Graduation day offers new start for non-traditional students
Teen parents Thornel and Darla Ruff left college on the backburneruntil their three children (ages 25-31) graduated from college. Now, Thornel, a sports industry operations major and Darla, an integrative therapeutic practices major, will have their time to don cap and gown. On Sunday at 2 p.m., their children will watch them walk across the stage at Metropolitan State College of Denver’s Spring Commencement at the Convention Center.
Darla and Thornel Ruff
All along it was about doing the right thing says Darla. “I was a teen mom and we made a choice to get married and raise a family,” says Darla. “It was really a choice to be available for our children and support them.” That meant going directly to work says Thornel. “I’ve had a lot of different careers, but without a degree I was limited for management positions.”
But he admits going back has had its own hurdles. “It’s challenging to be disciplined after all those years to train your mind to go back to school,” says Thornel, who’s working towards a high school head football coach position. “But now that I’m older, I’m more focused and don’t let anything deter me.” He adds, “Our children make fun of us because we have homework and can’t go to play. But they are proud of us for getting it done.”
The Ruff's will be among 1,400 graduates who have unique stories of their own.
Political science major Kyle Haley, the recipient of the 2008 President’s Award, has set a positive tone for his career by helping communities locally and globally. Haley, who maintains a 4.0 GPA, created his own minor in Middle Eastern Studies. In the summer of 2007, he spent nine weeks in an Arabic immersion program at Beloit College in Wis., known for its language immersion programs.
“After 9-11, what really caught my attention was the response from the everyday American,” says Haley, who would like to do civil rights work for the Middle East community and one day travel there. “No one, not even the television pundits, knew about the culture.”
Outside of the classroom, Haley has held leadership roles with a number of organizations including as senator in the Student Governemnt Assembly and as vice president of the Political Science Association. Haley also served as the community-based learning coordinator in the Office of Student Activities and used the position to establish the Clement Lamoure Food Ban, which hosts the “Homeward Bound: Panel on Homelessness in Denver.” Haley has organized a campus-wide hunger and homelessness drive entitled “Have You Ever Lost Your Way.”
He says it was his way of helping students who may need help on campus and the homeless people he saw regularly downtown. “I lived across from the Denver Rescue Mission and saw homeless people every day,” says Haley. “It was hard to know exactly what to do. After reading mayor Hickenlooper’s plan, it seemed unique and it was practical.”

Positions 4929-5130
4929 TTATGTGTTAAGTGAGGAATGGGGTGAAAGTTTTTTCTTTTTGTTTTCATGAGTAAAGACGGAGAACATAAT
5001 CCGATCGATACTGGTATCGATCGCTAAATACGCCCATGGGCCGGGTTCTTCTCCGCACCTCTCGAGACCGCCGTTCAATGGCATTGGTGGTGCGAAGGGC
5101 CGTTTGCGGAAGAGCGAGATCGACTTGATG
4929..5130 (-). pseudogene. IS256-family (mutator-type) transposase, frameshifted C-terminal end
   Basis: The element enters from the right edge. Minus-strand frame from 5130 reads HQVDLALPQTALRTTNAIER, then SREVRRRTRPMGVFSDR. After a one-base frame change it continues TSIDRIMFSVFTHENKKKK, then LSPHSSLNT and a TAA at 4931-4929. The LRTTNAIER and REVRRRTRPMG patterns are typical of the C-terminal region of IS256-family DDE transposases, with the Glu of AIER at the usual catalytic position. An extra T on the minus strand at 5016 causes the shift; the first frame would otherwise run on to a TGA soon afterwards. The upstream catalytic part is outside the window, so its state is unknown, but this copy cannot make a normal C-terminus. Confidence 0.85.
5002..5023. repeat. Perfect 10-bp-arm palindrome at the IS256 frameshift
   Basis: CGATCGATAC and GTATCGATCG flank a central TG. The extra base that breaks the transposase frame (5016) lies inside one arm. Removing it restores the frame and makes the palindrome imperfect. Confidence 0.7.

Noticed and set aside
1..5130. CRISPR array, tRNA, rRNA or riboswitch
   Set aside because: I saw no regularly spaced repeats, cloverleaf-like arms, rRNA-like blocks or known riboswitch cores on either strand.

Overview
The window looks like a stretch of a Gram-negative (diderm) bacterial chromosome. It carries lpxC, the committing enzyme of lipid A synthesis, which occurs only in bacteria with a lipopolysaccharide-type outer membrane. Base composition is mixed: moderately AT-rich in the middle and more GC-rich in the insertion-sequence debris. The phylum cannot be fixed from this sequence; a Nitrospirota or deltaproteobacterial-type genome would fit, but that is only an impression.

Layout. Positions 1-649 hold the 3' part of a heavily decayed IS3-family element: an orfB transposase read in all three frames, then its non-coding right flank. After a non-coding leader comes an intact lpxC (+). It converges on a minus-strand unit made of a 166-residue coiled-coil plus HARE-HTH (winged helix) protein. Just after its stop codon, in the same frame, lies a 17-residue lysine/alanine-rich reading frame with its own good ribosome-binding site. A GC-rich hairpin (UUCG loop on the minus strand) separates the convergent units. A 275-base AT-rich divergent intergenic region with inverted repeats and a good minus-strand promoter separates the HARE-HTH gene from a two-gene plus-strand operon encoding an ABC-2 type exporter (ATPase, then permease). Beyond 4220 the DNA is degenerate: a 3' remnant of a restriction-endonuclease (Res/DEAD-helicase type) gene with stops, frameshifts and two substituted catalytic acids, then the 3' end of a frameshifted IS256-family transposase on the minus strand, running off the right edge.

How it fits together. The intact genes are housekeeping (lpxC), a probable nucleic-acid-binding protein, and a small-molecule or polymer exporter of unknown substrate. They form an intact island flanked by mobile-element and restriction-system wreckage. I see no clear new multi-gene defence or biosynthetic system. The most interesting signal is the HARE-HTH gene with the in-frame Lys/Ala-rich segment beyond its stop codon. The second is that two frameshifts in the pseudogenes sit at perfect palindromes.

Tamela Hamblin, a two-time kidney transplant patient, is graduating with a degree in technical communications with an emphasis in technical writing and editing. Because of the medical setbacks, including the death of her husband, it has taken her eight years to graduate. “The challenge is three steps forward and two steps back,” says Hamblin. “But I have to be practical about it. Don’t feel sorry for myself. Every college student needs to learn about pacing yourself.”
Her attention to detail is legendary among the faculty. Some have said they could grade papers by her work. “I never thought of myself as a tech person. My background is more humanities and literature.” Still she has managed to jump onto the Internet, having taking all on-line classes courses for her last semester. “It’s convenient to be able to access online,” says Hamblin. “There are interesting channels of communications, such as blogging. I find it’s more convenient. You can work at your peak alertness hour.”
Sara Lesko, a recreation professions major with a concentration in therapeutic recreations, has helped veterans of World War II, Vietnam and Iraq. “It’s rewarding,” says Lesko. “Some people are born with a disability. “But when you have a newly acquired brain or spinal injury, you need to adapt to it.” When working with the veteran community at the Veterans Administration Hospital for a 15-week unpaid internship in recreation therapy, she saw how their experiences still affected them decades later. One case in particular will stay with her for a long time as well. Earlier this semester she worked with a Vietnam veteran on getting better. He took a turn for the worse. But part of her responsibility is to stay the course. So instead of them working to reach the goals they had set, she “offered support and comfort. I gave him his favorite food and played his favorite music.” He passed away in April.
Commencement Keynote: Colorado Lt. Gov. Barbara O’Brien will deliver the keynote speech to a crowd of more than 1,400 graduates, the largest graduating class ever at the College. Of those graduating 20.3 percent are students of color, with 11.3 percent being Latino.
For more information on the commencement ceremony, go to http://www.mscd.edu/commencement/index.shtml.
The ceremony can be viewed live online during the proceedings. Go to http://www.mscd.edu/commencement/webcast/.